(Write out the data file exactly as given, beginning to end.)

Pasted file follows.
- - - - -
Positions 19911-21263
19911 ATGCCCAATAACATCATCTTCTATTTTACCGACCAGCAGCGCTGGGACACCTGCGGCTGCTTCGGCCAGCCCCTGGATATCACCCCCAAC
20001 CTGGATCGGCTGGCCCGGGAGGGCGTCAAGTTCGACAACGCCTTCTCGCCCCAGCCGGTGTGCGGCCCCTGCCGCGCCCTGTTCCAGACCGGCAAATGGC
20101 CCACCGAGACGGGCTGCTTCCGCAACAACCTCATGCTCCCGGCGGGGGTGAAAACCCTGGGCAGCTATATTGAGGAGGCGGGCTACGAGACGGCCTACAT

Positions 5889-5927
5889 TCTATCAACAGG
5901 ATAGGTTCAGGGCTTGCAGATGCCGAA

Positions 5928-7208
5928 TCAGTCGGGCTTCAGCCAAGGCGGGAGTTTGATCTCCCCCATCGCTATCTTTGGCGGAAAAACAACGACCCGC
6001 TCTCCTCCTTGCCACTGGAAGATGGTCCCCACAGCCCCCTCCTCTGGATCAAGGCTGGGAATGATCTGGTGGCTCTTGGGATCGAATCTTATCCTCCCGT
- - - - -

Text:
Positions 19911-21263
19911 ATGCCCAATAACATCATCTTCTATTTTACCGACCAGCAGCGCTGGGACACCTGCGGCTGCTTCGGCCAGCCCCTGGATATCACCCCCAAC
20001 CTGGATCGGCTGGCCCGGGAGGGCGTCAAGTTCGACAACGCCTTCTCGCCCCAGCCGGTGTGCGGCCCCTGCCGCGCCCTGTTCCAGACCGGCAAATGGC
20101 CCACCGAGACGGGCTGCTTCCGCAACAACCTCATGCTCCCGGCGGGGGTGAAAACCCTGGGCAGCTATATTGAGGAGGCGGGCTACGAGACGGCCTACAT

Positions 5889-5927
5889 TCTATCAACAGG
5901 ATAGGTTCAGGGCTTGCAGATGCCGAA

Positions 5928-7208
5928 TCAGTCGGGCTTCAGCCAAGGCGGGAGTTTGATCTCCCCCATCGCTATCTTTGGCGGAAAAACAACGACCCGC
6001 TCTCCTCCTTGCCACTGGAAGATGGTCCCCACAGCCCCCTCCTCTGGATCAAGGCTGGGAATGATCTGGTGGCTCTTGGGATCGAATCTTATCCTCCCGT